The B'Twin Tool Bottle is a cheap, effective and dry way of carrying tools on your bike.
You can easily fit a spare tube, some tyre levers, a multi tool and some puncture patches in the 500ml hollow of the B'Twin Tool Bottle, with a little bit of room to spare for any other tiny tool preferences you may have, or some keys, or café cash, or lucky gonk. There's definitely enough room in there for the ride essentials. You might need to pad things out a bit with a bit of rag or something to stop all that rattling around, depending how snugly your bits and bobs fit together.
Once all your kipple's in the top screws down to keep everything secure and watertight, and slotted in a bottle-cage it will stay safe and unnoticed until you need it.
There are benefits to using a tool bottle over a saddle-bag to carry your kit. It's easier to get to stuff for starters. You can just hoik the bottle out of the cage and not deal with the faff of unstrapping a saddle-bag or fiddling about with bits while it's still under the saddle, watching things topple into the gutter, and then fingers-and-thumbs strapping it back on again. It's quicker to find the bits you need as the hole in the top is bigger and easier to access than that of your normal seat-pack. It's also a lot more waterproof, something those that have had to dry off the sodden contents of a saddle-bag after a five-hour wheel-spray soaking will appreciate. The downside is that it takes up space where a water bottle could be, troublesome if you like to double up on bottles, or have a frame-fit pump covering the other set of bosses.
You don't have to put the bottle on your bike though. It'll handily keep all your tools and bits clanking around in the bottom of your commute rucksack too, bruising your lunchtime banana.
The B'Twin Tool Bottle just works. It's a cheap as chips, simple way of carrying tools and spares, the screw-top lid isn't totally waterproof but rain and spray has to make an effort to worm its way in. Tidier than an old chopped water bottle.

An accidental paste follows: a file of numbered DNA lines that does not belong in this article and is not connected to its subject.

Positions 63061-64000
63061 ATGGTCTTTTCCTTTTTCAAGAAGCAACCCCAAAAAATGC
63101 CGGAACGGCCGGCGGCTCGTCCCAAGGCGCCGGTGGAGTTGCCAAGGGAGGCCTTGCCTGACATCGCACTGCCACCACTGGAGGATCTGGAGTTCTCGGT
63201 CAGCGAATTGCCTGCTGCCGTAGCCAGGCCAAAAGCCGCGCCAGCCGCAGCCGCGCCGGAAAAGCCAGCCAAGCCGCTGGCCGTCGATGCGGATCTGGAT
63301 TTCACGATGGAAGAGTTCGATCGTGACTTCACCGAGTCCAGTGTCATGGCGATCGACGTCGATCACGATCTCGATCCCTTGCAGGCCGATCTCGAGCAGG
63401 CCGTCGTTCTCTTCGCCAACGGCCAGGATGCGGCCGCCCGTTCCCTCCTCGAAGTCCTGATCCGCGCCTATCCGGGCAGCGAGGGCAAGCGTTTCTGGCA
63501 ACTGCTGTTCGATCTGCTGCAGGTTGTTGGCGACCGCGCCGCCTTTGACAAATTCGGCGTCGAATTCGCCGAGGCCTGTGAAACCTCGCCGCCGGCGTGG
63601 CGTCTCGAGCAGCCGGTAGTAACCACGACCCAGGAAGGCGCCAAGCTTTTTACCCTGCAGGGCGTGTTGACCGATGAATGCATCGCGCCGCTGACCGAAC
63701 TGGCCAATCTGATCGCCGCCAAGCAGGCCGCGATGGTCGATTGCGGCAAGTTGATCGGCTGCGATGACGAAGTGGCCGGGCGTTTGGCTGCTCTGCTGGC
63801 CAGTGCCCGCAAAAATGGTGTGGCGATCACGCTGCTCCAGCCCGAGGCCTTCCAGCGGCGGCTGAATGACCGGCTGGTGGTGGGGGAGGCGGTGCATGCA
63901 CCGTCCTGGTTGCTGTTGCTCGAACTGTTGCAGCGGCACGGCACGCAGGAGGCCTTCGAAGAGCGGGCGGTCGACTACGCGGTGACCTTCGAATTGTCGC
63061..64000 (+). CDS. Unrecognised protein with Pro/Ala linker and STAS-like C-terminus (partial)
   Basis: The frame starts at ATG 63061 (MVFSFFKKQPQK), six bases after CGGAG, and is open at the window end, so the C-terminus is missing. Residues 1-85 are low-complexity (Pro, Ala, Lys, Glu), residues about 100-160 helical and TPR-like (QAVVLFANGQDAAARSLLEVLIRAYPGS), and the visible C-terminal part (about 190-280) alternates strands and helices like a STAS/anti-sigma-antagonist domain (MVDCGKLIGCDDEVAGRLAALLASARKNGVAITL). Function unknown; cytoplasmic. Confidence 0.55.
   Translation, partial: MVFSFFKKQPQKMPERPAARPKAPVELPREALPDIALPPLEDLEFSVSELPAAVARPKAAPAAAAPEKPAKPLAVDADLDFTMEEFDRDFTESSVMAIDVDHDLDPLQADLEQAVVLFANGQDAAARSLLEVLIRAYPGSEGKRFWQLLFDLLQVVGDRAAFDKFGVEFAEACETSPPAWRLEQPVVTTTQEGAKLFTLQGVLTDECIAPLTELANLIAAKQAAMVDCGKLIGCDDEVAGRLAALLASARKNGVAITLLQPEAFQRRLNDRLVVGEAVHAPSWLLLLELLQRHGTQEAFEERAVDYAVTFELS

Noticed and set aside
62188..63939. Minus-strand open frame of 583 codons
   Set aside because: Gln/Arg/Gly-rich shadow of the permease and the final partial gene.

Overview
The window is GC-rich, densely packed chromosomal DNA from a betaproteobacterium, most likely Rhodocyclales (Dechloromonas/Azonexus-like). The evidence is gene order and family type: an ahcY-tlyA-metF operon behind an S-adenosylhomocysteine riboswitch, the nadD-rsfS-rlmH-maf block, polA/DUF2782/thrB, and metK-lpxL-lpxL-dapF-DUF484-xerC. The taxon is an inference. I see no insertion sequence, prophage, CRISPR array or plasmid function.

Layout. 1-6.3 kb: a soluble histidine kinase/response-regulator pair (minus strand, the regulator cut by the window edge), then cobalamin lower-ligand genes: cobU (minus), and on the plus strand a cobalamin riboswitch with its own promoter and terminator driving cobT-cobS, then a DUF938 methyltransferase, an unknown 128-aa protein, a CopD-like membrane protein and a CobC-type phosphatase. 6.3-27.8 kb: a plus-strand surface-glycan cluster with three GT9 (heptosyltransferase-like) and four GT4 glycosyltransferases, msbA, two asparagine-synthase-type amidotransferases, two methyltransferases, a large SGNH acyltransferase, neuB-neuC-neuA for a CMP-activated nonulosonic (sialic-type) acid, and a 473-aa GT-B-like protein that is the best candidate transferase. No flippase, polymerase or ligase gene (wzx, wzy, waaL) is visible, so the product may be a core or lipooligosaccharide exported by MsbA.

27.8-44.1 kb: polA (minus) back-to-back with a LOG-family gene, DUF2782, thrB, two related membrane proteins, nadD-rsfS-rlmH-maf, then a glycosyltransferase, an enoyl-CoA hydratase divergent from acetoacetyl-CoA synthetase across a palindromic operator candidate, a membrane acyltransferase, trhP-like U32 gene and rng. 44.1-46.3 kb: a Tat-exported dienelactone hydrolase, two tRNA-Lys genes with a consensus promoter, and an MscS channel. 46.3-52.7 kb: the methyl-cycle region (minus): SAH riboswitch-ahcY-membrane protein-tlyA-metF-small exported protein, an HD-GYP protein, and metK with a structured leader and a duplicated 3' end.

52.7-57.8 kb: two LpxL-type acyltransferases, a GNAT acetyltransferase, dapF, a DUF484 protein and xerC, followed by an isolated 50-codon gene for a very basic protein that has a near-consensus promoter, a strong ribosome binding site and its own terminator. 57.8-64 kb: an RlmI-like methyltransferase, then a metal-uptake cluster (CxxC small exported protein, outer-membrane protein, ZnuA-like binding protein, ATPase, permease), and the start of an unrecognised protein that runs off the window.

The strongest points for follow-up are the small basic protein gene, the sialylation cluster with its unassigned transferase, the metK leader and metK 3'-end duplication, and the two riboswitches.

Cheap simple effective secure watertight tool holder; someone will tell you how to make one for free from an old bottle though
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road.cc test report
Make and model: BTwin Tool Bottle
Size tested: n/a
Tell us what the product is for, and who it's aimed at. What do the manufacturers say about it? How does that compare to your own feelings about it?
Fits into bottle cages instead of a standard water bottle.
Watertight for carrying tools and protective layers in the event of rain.
Big opening for easy access to contents.
It's a plastic bottle for carrying tools and personal belongings in a bottle-cage. It does that.
Tell us some more about the technical aspects of the product?
Plastic container with screw top. Recyclable, not approved for food use.
It's a cheap plastic container with a lid, let's not get excited.
It holds tools securely and out of any rain.
It doesn't actually have to do much, so it's holding up fine.
Light plastic, lighter than a saddle-bag.
At a couple of quid it's a fraction of the cost of a seat-pack. Someone will be along in a minute to tell you how to make one for free.
Tell us how the product performed overall when used for its designed purpose
It kept all the useful ride bits and bobs safe and secure in a bottle cage.
Tell us what you particularly liked about the product
Carries stuff, easy to get to stuff, kept stuff secure and dry.
Tell us what you particularly disliked about the product
Takes the place of a water bottle.
Did you enjoy using the product? Enjoy is a big word for a tool bottle. It did its job.
Would you consider buying the product? No, I'm a saddle-bag kinda guy.
Would you recommend the product to a friend? Yes, if they were a fan of such a thing.
About the tester
Age: 47 Height: 180cm Weight: 73kg
I usually ride: It varies as to the season. My best bike is: The one I\'m on at the time
I've been riding for: Over 20 years I ride: Most days I would class myself as: Experienced
I regularly do the following types of riding: road racing, cyclo cross, general fitness riding, fixed/singlespeed, mtb, Fun
Jo Burt has spent the majority of his life riding bikes, drawing bikes and writing about bikes. When he's not scribbling pictures for the whole gamut of cycling media he writes words about them for road.cc and when he's not doing either of those he's pedaling. Then in whatever spare minutes there are in between he's agonizing over getting his socks, cycling cap and bar-tape to coordinate just so. And is quietly disappointed that yours don't He rides and races road bikes a bit, cyclo-cross bikes a lot and mountainbikes a fair bit too. Would rather be up a mountain.